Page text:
Cable television (millions)
64
66
67
69
   
VCRs (millions)
82
83
84
86
   
Media usage and consumer spending
(hours per person per year)3
           
Total
3,368
3,368
3,434
3,472
3,519
3,560
Television
1,561
1,560
1,588
1,633
1,643
1,655
Radio
1,082
1,075
1,066
1,056
1,047
1,040
Recorded music
265
260
261
269
278
289
Daily newspapers
159
156
154
151
149
148
Consumer magazines
82
82
81
80
80
79
Consumer books
92
95
95
96
89
88
Home video
55
56
57
57
57
58
Video games
36
43
61
70
79
90
Box office
13
13
13
12
12
12
Consumer Internet
34
61
99
124
149
164

Chart 2: Media and equipment usage in North America.
* Per 10,000 inhabitants; 1. ITU.; 2. CCTA, Canadian Cable Television Association, Annual Report 2002–2003; 3. U.S. Census Bureau, Statistical Abstract of the United States (2002).

The digital age has also changed the way journalists work, with significant cost savings and staff reductions as large media organizations pool resources. Reporters use satellite phones and Internet hookups to file stories from off–site and at times the same reporter writes stories and shoots television footage. Some media have all but eliminated locally based foreign correspondents, instead using local freelancers or parachute reporters who travel to the region when the need arises, with little knowledge of the place or situation. While these reporters may serve to entertain and persuade those back home, they can be ill–equipped to educate and inform.

Chart 3: Computer, Telephone, and Cellular Mobile Density in North America

In the run–up to the millennium, the North American economy cashed in on technological innovation (as Chart 3 illustrates). From 1996 to 2000 the IT sector in the United States accounted on average for seven percent of GDP and grew 21 percent annually, accounting for 28 percent of overall real economic growth. U.S. businesses are also IT consumers, who spent US$258 billion on IT goods and services in 2000. That year, American consumers spent US$121 billion on computers, software and peripherals plus another US$44 billion for communications services, while IT expenditures by governments totaled US$20 billion. IT–producing industries employed 5.6 million American workers in 2000 [6]. Chart 4 shows details on revenues from selected communications sectors.

Chart 4: Selected Communication Revenues in North America

However, things changed dramatically in 2001, when a recession hit the entire U.S. economy, taking its greatest toll in the information technology (IT) sector, which includes telecommunications as well as the computer industry. Employment in the IT producing sector declined by 11.2 percent compared to a two percent decline in other private sectors (U.S. Department of Commerce, 2003). Investments in IT were down as well: in the fourth quarter of 2001, U.S. businesses invested US$408 billion in IT equipment and software, a drop of 16 percent from its peak a year earlier, during the “dot.com boom” [7]. Recent economic forecasts indicate that the IT sector is recovering, with communications services contributing strongly to this recovery [8]. However, job losses in communications industries have been significant [9]. Chart 5 compares North America’s software and ICT investments from 1990 to 2000.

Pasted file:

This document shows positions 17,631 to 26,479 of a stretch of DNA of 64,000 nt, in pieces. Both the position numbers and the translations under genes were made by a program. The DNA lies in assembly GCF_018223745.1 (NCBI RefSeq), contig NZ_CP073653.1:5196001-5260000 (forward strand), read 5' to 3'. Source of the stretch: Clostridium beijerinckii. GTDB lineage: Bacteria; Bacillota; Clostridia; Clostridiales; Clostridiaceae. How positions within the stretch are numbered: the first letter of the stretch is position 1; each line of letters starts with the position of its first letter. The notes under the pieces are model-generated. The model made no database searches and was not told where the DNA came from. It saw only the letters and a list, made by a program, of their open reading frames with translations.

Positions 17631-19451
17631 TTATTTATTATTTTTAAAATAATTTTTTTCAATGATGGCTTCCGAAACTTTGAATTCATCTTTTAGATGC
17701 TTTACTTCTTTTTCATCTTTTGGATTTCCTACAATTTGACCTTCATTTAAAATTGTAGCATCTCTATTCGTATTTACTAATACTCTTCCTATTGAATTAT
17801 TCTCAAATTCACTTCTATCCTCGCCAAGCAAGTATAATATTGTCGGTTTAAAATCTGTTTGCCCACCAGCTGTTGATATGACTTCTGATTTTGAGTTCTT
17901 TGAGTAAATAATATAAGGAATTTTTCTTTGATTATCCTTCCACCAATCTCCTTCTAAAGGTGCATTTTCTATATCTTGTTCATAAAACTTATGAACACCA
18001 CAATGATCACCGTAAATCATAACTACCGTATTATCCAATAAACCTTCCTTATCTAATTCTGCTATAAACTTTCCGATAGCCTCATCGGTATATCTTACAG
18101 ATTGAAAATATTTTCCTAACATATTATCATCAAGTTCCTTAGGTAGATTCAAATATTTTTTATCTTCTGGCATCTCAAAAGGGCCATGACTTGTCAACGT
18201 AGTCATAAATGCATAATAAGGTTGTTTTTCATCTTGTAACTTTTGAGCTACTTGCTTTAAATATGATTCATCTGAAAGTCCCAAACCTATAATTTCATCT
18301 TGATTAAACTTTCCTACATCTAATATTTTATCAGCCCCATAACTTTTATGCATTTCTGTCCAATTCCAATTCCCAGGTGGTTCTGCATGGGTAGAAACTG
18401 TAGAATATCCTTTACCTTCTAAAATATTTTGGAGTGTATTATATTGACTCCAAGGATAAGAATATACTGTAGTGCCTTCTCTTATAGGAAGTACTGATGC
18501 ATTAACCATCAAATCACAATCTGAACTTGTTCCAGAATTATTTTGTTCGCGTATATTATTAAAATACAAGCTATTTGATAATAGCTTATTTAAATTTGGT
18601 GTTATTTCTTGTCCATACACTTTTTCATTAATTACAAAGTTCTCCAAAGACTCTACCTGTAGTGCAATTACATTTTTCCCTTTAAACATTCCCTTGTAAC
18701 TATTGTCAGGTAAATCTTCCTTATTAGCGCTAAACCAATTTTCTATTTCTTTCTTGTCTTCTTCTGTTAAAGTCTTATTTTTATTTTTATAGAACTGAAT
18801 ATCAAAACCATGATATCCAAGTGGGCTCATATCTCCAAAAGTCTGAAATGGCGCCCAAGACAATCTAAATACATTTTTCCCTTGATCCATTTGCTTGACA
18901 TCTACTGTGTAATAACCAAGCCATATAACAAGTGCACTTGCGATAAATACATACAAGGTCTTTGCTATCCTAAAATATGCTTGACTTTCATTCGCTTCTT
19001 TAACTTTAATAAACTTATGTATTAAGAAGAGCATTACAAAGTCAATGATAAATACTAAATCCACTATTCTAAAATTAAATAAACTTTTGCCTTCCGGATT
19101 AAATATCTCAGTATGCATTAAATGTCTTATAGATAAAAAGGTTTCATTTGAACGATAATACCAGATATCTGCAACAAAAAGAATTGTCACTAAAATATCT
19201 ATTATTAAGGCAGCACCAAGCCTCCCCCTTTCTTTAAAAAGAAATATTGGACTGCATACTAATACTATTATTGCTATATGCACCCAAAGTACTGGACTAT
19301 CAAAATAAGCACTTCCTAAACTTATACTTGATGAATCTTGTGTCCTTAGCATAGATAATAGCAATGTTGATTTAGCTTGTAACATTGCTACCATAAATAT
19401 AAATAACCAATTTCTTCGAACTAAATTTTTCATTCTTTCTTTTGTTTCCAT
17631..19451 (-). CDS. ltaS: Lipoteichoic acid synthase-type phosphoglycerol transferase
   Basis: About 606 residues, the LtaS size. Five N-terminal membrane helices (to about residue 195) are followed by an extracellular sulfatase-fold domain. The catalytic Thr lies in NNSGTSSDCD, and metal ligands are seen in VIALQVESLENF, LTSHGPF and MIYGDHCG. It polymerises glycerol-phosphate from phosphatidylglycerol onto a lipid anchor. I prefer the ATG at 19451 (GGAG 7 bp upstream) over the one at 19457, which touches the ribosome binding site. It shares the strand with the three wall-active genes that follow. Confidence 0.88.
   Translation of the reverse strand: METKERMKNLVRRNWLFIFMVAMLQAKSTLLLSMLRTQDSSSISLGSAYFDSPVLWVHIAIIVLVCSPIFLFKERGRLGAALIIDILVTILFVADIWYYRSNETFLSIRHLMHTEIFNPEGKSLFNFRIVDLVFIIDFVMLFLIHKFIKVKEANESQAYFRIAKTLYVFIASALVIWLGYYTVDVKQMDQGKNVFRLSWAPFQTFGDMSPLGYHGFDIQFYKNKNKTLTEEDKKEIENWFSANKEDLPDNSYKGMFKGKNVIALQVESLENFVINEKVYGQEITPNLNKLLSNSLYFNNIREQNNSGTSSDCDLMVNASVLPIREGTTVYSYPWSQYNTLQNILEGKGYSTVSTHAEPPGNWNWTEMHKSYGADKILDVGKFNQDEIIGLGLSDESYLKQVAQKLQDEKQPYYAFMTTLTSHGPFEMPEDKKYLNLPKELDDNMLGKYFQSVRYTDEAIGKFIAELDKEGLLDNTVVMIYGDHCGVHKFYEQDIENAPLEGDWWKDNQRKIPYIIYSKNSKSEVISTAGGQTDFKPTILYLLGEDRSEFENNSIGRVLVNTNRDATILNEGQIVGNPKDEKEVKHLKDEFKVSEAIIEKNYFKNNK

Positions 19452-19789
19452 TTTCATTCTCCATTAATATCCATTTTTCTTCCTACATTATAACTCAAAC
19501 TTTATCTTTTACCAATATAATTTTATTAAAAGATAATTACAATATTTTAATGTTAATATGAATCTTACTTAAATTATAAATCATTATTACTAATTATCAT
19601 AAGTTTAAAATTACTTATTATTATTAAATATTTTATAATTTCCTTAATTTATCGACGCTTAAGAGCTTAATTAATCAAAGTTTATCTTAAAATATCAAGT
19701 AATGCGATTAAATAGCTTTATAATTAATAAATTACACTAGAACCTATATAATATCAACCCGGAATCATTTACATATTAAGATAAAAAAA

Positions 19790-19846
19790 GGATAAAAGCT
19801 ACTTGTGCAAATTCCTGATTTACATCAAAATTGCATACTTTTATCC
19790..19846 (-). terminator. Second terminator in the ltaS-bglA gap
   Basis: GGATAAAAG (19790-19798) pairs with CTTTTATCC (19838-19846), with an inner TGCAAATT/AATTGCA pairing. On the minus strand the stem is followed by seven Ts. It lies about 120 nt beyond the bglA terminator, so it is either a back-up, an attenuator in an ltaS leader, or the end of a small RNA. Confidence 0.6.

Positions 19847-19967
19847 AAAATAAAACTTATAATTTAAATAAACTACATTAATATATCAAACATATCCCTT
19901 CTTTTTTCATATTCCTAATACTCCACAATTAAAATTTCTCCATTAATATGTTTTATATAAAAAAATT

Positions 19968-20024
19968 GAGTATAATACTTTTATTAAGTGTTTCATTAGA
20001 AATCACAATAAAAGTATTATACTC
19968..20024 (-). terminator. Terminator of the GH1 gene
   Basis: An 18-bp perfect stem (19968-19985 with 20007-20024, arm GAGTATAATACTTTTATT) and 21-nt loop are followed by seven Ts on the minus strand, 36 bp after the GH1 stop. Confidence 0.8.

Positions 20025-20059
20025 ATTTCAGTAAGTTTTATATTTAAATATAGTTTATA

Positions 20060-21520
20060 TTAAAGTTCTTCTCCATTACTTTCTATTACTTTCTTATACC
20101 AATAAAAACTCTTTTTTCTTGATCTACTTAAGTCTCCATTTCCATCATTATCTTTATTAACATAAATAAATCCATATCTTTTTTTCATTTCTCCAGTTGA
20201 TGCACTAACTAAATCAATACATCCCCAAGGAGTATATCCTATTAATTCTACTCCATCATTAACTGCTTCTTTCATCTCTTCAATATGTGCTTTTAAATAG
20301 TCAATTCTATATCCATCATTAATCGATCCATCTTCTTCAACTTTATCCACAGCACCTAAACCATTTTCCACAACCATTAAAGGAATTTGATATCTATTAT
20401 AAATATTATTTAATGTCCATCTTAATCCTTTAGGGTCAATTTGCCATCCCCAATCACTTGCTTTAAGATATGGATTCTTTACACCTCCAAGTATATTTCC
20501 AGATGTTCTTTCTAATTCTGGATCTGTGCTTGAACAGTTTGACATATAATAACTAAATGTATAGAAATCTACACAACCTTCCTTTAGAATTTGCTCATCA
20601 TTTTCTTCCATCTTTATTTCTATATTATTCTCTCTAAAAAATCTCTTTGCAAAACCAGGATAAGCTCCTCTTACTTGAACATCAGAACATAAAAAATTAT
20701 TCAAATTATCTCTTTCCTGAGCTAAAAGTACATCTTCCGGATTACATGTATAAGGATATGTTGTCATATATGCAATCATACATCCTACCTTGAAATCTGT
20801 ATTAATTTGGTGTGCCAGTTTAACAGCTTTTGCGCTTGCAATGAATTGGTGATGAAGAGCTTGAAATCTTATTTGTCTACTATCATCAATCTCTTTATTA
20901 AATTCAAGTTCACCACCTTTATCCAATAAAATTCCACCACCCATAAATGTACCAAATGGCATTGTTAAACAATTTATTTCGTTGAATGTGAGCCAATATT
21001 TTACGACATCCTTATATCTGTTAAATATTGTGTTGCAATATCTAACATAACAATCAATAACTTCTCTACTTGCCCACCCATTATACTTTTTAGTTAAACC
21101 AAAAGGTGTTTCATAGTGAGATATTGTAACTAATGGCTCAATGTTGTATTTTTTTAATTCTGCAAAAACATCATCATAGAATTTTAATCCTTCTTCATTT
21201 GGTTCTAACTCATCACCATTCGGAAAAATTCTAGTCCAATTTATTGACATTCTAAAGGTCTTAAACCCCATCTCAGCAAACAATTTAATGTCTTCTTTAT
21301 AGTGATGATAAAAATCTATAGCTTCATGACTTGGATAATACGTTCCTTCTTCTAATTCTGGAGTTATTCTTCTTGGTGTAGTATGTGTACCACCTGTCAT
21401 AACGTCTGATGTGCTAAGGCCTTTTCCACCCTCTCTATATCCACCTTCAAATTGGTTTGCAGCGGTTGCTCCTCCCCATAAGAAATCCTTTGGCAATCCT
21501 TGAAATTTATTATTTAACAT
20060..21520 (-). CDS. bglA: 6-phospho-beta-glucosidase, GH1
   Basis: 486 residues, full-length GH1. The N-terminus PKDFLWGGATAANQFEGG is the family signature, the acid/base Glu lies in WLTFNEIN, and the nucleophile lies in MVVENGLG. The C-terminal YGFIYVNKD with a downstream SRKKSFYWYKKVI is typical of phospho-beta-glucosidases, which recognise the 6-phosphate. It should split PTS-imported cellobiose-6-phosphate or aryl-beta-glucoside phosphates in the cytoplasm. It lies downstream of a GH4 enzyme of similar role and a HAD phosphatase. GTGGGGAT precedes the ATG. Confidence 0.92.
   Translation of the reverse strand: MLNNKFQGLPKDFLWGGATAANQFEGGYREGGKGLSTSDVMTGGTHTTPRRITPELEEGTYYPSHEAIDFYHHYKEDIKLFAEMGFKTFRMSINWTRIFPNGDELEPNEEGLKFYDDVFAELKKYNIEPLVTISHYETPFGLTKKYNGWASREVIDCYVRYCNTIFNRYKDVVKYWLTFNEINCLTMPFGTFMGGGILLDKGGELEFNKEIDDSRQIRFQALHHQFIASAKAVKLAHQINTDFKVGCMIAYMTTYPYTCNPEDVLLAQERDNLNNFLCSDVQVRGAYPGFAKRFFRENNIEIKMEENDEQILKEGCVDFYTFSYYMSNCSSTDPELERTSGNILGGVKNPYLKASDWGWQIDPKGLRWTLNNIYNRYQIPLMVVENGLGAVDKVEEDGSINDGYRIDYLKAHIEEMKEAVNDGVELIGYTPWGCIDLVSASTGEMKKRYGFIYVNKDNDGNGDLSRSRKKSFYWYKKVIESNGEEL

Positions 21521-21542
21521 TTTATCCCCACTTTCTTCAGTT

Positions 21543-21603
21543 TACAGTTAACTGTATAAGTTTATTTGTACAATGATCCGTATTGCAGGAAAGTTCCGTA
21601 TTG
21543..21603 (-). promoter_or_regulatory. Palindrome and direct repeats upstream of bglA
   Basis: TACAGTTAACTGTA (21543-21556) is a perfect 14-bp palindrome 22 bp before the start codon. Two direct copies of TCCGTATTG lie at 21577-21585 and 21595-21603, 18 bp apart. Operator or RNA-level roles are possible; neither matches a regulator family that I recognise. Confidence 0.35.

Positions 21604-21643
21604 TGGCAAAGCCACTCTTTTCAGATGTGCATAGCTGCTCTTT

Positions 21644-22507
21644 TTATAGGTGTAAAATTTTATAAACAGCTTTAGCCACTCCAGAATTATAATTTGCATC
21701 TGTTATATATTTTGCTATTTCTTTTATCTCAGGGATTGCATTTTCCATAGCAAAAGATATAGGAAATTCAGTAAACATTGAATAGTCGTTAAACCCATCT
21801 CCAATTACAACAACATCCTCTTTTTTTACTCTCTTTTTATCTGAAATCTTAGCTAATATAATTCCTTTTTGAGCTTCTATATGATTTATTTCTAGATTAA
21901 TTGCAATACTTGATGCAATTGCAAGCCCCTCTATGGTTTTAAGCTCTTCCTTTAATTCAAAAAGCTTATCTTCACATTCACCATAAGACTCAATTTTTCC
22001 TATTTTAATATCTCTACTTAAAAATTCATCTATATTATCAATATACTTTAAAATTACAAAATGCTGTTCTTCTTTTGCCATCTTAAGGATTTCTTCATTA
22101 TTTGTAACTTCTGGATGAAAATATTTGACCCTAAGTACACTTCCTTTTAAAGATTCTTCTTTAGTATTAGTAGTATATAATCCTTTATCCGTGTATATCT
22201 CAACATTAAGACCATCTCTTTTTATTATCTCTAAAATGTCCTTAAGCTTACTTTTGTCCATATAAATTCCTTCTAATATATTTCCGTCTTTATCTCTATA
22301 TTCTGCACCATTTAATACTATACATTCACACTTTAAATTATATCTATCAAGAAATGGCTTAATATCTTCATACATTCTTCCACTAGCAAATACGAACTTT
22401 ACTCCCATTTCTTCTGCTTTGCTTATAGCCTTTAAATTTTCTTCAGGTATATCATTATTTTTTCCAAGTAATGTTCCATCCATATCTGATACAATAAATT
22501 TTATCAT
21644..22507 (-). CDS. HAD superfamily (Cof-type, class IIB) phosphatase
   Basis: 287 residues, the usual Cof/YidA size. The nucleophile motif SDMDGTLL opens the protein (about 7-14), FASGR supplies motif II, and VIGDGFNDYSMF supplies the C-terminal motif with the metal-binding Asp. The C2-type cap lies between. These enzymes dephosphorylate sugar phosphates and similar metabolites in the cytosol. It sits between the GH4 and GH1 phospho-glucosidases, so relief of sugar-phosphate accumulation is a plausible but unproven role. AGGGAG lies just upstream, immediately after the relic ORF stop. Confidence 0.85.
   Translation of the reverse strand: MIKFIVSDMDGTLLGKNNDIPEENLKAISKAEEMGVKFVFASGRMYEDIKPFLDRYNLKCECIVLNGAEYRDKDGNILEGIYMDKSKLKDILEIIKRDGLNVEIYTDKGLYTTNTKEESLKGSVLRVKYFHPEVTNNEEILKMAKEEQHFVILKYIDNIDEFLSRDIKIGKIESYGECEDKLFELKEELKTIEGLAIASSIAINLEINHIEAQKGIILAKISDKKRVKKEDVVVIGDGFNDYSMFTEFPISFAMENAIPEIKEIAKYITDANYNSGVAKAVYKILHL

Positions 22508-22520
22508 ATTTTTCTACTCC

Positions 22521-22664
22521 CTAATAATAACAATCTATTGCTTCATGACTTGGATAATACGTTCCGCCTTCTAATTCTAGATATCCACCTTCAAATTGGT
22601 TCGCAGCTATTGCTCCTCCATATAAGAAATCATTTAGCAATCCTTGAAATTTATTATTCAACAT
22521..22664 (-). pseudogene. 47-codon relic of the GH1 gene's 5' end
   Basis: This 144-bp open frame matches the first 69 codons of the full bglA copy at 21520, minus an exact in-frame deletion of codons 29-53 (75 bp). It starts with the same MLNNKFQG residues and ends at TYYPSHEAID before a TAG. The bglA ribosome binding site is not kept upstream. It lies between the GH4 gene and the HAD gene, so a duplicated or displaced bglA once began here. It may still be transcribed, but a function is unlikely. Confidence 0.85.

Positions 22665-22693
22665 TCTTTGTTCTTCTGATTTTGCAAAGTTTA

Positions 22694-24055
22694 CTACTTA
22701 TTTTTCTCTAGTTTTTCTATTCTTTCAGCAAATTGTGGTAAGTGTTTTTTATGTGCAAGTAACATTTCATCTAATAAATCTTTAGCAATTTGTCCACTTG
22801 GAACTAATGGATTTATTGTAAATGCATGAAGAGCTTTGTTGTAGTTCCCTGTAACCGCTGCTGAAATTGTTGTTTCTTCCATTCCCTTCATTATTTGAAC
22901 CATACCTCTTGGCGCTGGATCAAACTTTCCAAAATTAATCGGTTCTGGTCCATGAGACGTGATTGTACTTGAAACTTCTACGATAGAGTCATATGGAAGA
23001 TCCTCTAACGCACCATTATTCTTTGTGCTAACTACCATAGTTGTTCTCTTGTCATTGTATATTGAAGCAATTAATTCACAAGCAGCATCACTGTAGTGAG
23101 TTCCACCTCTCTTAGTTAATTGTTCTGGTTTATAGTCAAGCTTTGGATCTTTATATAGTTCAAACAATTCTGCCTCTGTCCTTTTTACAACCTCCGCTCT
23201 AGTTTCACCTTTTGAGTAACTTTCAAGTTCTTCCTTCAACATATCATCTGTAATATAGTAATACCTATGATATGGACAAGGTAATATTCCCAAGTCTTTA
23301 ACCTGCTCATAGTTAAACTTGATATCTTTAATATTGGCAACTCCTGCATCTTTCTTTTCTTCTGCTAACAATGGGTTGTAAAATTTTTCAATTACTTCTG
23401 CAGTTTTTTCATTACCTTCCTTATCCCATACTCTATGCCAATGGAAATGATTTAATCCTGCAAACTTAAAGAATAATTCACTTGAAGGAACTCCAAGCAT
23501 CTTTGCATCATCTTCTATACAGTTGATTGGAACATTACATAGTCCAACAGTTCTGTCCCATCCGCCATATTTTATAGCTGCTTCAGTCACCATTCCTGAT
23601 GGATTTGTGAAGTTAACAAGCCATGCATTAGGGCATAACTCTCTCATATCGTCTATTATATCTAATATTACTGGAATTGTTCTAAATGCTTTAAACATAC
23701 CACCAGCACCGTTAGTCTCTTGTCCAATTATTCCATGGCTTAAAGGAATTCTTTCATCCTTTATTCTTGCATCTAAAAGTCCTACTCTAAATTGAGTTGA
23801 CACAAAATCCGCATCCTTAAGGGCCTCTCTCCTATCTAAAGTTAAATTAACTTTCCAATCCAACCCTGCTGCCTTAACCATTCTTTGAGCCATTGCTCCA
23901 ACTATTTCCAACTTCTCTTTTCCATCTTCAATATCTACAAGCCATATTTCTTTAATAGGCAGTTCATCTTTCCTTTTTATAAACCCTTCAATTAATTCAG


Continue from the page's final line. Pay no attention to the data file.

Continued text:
Chart 5: Software and ICT Investments in North America

A major round of innovation is coming from broadband access, which is available in sufficiently populated regions of North America, giving those who can afford it faster service. Broadband is high–speed transmission of 200+ kilobytes per second, and its use has rapidly expanded, particularly in Canada. In the U.S. in 2001, 20 percent were using broadband while 80 percent had dial–up connections [10]. Among Canadians, fully half of those who were online in 2002 used broadband [11]. A concerted infrastructure push has placed Canada third in the world in this technology. Chart 6 shows Canada’s increasing rate of broadband access. One major factor is its cost to consumers: in the U.S. monthly fees for broadband access average US$53 while in Canada the total is about US$32 (International Telecommunications Union, 2003).

Chart 6: Broadband Access in North America

While the speed of Internet access was increasing, so was mobility. North Americans in 2003 were well on the way to wirelessness, widely anticipated as the next step in this dynamic evolution, as cellular telephones and personal digital assistants (PDAs) multiplied and an increasing number used wireless laptop computers (Stone, 2002). At the same time, digitization is enhancing the availability of wireless products and services.

On the entertainment front, digital technology has made hundreds of channels available to households via satellite and cable television. How this equipment hooks up, however, is changing rapidly, with digital cable and satellite hookups the latest trends in a rapidly evolving landscape.

“Satellite dishes on roofs are becoming part of the Canadian landscape,” proclaimed Statistics Canada in October 2003. Satellite and MDS (Multipoint Distribution System) surpassed two million customers in 2002, reaching 20 percent market share. By comparison, cable operators took more than 20 years to attract two million subscribers (Statistics Canada, 2003a).